KNOXVILLE, Tenn. -- Police have issued a nationwide alert against the possibility that animal rights extremists gunned down a veterinary college dean and intend to kill 'one dean a month for the next 12 months,' authorities said Saturday.
Sheriff's deputies stressed they issued the alert only as a precaution, based on unconfirmed information. But they also said they had called the FBI into the investigation of the ambush-slaying of Hyram Kitchen, dean of the University of Tennessee College of Veterinary Medicine.
The alert, placed on the National Crime Information Center computer, warned that a militant underground animal rights faction might be responsible for killing Kitchen on Feb. 8.
It also said investigators have obtained reports that animal rights extremists have threatened to kill veterinary college deans around the country at the rate of 'one dean a month for the next 12 months' to protest laboratory research on animals.
'We have not been able to confirm this threat,' said the alert, which was issued Wednesday and obtained by United Press International Friday. 'Our department has contacted the FBI and is working with them on the possibility of these radical animal rights groups being involved.'
The alert said Kitchen 'had been very moderate in his dealings with the animal rights groups.'
'However, our investigation to this point has turned up no other motives for his death,' it said.
As he left his horse farm on the morning of Feb. 8, Kitchen, 57, was shot eight times with a .22-caliber handgun: four times in the face and chest, twice in the back as he ran away and twice point-blank in the back of the head as he was on the ground, officials said.
A neighbor reported hearing conversations outside Kitchen's home, then hearing gunshots and seeing someone run through a field behind the house. Robbery was ruled out as a motive, because nothing was taken.
Officials said the alert was intended for police with veterinary colleges in their districts. Terry Curtin, dean of the North Carolina State University veterinary school at Raleigh, said police told him of the alert.
'I've been advised to not establish any patterns ... to take a different route to work each day,' Curtin said. 'I've told my associate deans and faculty to keep their eyes open for anything strange.'
The dean of the Ohio State University College of Veterinary Medicine said Saturday he has talked to police about the reported threats against veterinary deans, but would not disclose what was discussed.
'I'm not going to talk about it,' Ronald Wright said. 'We're not going to get carried away, but we're certainly taking it seriously.'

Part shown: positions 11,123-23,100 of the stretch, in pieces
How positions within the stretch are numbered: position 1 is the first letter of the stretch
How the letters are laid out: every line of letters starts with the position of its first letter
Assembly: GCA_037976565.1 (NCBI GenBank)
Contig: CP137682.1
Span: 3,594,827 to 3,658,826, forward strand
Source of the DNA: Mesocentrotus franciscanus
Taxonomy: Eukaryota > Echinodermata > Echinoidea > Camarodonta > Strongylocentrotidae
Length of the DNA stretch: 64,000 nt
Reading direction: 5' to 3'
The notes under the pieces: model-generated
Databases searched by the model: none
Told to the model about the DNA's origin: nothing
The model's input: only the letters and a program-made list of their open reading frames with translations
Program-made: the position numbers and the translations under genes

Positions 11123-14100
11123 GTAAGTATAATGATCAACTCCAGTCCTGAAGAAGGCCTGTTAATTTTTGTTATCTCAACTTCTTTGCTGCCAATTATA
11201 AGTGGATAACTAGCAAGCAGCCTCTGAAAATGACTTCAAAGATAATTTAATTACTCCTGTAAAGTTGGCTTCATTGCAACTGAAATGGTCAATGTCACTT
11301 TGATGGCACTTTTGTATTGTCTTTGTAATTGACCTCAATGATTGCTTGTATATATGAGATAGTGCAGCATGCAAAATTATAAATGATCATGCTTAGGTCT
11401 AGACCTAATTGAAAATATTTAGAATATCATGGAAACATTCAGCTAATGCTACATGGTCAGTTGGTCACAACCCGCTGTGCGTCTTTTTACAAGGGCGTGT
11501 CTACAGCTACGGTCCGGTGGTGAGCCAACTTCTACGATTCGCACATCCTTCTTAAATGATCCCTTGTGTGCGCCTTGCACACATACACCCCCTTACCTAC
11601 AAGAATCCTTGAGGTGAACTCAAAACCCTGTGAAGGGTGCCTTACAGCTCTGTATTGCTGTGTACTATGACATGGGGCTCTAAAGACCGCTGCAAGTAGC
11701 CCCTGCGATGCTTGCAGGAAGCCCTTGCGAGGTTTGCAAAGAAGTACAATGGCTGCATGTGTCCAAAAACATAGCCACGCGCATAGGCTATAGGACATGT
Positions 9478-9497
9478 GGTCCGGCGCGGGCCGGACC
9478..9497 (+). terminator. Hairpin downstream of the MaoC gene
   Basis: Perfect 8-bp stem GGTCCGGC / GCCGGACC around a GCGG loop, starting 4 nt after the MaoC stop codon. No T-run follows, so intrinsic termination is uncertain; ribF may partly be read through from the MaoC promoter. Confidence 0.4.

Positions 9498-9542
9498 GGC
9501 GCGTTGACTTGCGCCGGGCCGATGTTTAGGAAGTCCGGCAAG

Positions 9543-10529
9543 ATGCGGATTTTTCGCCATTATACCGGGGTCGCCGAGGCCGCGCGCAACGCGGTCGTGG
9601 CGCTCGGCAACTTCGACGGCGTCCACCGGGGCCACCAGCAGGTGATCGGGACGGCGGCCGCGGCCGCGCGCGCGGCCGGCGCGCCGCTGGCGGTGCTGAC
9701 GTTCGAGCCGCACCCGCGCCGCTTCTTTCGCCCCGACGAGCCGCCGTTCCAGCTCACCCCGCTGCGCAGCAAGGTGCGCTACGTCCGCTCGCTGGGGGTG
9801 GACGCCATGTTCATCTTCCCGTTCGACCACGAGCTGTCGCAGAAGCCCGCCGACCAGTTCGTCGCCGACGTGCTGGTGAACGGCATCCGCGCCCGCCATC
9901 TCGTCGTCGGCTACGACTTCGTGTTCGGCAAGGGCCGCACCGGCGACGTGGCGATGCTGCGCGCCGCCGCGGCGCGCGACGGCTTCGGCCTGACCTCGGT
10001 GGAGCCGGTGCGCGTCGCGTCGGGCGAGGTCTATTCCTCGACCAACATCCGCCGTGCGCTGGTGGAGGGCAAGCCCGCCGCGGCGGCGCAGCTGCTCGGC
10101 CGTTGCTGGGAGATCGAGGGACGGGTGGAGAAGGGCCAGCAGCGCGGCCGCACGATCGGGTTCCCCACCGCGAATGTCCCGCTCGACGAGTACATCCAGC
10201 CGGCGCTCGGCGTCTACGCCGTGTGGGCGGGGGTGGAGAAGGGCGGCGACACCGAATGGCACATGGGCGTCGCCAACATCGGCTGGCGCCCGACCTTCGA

One animal rights activist contacted by UPI Saturday, the Midwest program coordinator for 'In Defense of Animals,' discounted the police warning.
'I would tend to doubt animal-rights activists had anything to do with (the Kitchen shooting),' said Michael Budkie, whose group staged a mock funeral in Cincinnati Saturday to protest the use of animals in product testing by Procter & Gamble Co.
'Most of the animal-rights people I know are opposed to product testing and experimentation because they are offended by violence,' he said. 'It would be absurd for anybody like that, who's opposed to hurting animals, to kill a human being.'
Ginger Wolf agreed.
'They (the deans) are the scum of the earth,' the president of Lehigh Valley Animal Rights Coalition in Pennsylvania said. 'I loathe them and what they do for a living. But I wouldn't kill them.'
She said even the implication that animal rights groups may be behind Kitchen's murder would hurt the movement.
'We've made a lot of progress recently but this is a setback for the movement,' she said. 'We've always had the moral high ground.
'We're avant-garde and militant but certainly not violent. We do demonstrations and sit-ins. No person that calls him or herself an animal rights activist would do this.'
Knox County sheriff's Lt. Larry Johnson said investigators based the alert on threatening mail to the University of Tennessee and on conversations with colleagues of Kitchen about threats they had received.
'The information we released was as a precautionary measure only,' Johnson said. 'We just put out third-hand information. We put it out for only one reason. We didn't want to sit on anything.
'Everything in it was unconfirmed,' he said. 'It was a 'for-what-it's worth' teletype based on second-, third- and fourth-hand information. There is no indication of any truth to it, and there is nothing in the investigation that points back to it.'
In an interview, Kitchen's wife, Yvonne, who was inside their home during the killing, said she knows nothing of any involvement by animal rights extremists in her husband's slaying.
But she said investigators 'can't find anything.'
'They're frustrated and so am I,' she said.
In 1988, animal rights activists protested the use of animals for research at Tennessee's veterinary college, and Kitchen had defended the practice. He acknowledged that each year, the school conducts research on 250 stray dogs, cats and other pets obtained from animal pounds and dealers.
But he said in an interview, 'The majority are used to teach our students. They are taught surgical procedures on the animals and those procedures are terminal. We kill animals, but always for the benefit of mankind and never in a callous manner.'